In which I make myself strangely vulnerable…?

There are basically two types* of bloggers: those who recognize that updating frequently is beneficial to the life of their piddly little Web space and so regularly hit the "publish post" button, and those who recognize that updating frequently is beneficial to the life of their piddly little Web space and, yet, don't.

I hate being of the latter group, but let's face it.

I've actually been thinking a lot about having a blog and how much I have kind of grown to hate it, if you'll permit me to be a bit dramatic for a second. When people meet me and say, "Oh! You have that blog!," I almost always shrink away from them, embarrassed. Not because it's embarrassing to have a blog, but because I'm a little embarrassed about how I've had one.

What do I mean? Well, for one thing, I'm really, really boring here—and I don't think I'm being self-deprecating, believe it or not. I just honestly feel like my blog hasn't contributed anything to coffee or the industry or barista culture or anything. I'm not even sure at this point why I started it, because I am actually very shy and get very self-conscious talking about myself (er… except in this post, I guess?). But that's basically all I've ever done here—talk about what I did that day or what coffee I drank or how I brewed it or whatever. It's like long-form Twittering, except the whole point of Twittering is to not be long-form. Dumb!

The other thing that has been frustrating me about blogging lately is that—if I may make an already rather obvious confession—I am really quite skittish about confrontation. I don't mean "confrontation" as in a beer bottle smashed over the edge of a bar and lunged into the soft part of your belly during a roadhouse fight, I mean even civilized, articulately argumentative, theoretical confrontation about differing opinions relating to coffee—even (or especially?) with or from people in the industry who know far more than me and whose opinions and expertise I respect (who I'm just certain are constantly refreshing their RSS readers to see if there's a new post from the long-dormant Meet the Press Pot).

This last fear is not brought about because I don't want to learn, but almost because I am so desperate to learn that I am wary of being scared off by online humiliation or by putting my virtual foot in my e-mouth. I have gotten to the point where I'll sooner delete a gigantic post full of questions and ideas and discoveries than face the possibility of someone coming along and pointing out all my weaknesses and mistakes, and that is cowardly and, yes, absolutely mind-blowingly boring. I am scared of having a public persona; I am happier having these interactions and dialouges and learning these lessons in a more private way.

I won't tire you further by waxing psychological about the reasons for this kind of nonsensical fear, and I am not trying to drum up support for maintaining this thing, because I will probably keep it up anyway (albeit lamely—that is unless I can grow a tough emotional exoskeleton sometime in the near future). But I feel like it's silly to just leave this thing here gathering dust and pretending every once in a while that I'm still into posting because I occasionally link to a flier or mention an event.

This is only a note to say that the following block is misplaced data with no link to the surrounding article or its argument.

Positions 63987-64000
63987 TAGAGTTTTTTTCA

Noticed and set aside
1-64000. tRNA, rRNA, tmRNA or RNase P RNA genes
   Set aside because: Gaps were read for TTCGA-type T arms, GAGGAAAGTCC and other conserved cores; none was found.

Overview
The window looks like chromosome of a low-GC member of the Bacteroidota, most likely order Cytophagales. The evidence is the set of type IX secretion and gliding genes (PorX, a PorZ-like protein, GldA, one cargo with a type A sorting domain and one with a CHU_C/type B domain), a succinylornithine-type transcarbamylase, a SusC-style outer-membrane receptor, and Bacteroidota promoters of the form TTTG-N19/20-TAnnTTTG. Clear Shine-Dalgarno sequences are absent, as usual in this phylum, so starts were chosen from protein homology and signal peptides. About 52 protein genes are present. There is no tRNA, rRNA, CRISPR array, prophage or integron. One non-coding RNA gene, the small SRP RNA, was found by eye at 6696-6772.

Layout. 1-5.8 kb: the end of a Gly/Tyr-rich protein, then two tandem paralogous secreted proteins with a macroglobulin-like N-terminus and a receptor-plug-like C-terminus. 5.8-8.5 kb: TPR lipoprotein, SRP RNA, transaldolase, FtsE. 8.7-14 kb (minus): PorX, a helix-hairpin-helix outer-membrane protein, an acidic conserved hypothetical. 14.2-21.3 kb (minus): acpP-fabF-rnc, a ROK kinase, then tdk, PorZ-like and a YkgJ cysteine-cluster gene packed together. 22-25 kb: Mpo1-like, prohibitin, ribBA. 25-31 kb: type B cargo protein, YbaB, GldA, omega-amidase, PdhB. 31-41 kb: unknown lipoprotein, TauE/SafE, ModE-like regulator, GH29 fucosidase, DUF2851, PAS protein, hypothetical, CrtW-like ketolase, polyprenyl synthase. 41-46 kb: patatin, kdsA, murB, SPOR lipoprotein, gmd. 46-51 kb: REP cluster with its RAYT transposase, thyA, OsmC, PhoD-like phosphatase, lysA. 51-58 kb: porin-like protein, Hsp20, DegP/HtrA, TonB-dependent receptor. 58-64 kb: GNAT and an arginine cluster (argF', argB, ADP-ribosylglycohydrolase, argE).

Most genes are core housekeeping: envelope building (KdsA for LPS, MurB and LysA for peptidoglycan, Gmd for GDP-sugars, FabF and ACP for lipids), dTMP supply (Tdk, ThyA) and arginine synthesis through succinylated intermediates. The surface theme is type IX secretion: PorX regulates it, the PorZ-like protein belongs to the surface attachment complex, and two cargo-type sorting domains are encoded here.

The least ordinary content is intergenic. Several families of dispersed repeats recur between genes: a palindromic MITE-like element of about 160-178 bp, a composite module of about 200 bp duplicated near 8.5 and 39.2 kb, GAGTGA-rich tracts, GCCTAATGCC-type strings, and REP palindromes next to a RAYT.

What I want to do is actually have conversations with other coffee professionals, learn from them and learn from my own findings, good or bad. I want to feel able to make a statement without obsessively editing it over and over and over before the site counter clicks and rolls over another number. I want to talk about the things that inspire and disappoint me, and I want to learn how to emulate or reject them in my professional life (respectively!).

There have been things about having a blog that I have really and still really enjoy, like meeting really nice, really interesting people and hearing about their passions and adventures in coffee. Other people's enthusiasm for this industry and for these weird and exciting lives we lead has always been so motivating and wonderful to me, and I'm grateful for those who have shared their journey in comments, e-mails and shy introductions on the road (the shy part is mostly me).

Again, I don't mean to make this sound like a eulogy for Meet the Press Pot, I am just kind of getting it off my mind—putting to rest the weird sort of tension that builds up when you're done with a day of work and think, "Well, I could post on my blog… or I could do a million other totally nonproductive things, like watching '50s game shows or creating a new at-the-gym playlist on my iPod…"

And, in conclusion, here is a video of a Scottish fold kitten.

*Not including those lucky bastards that get paid to do this sort of thing. If I were getting paid, maybe I wouldn't be so ding dang shy.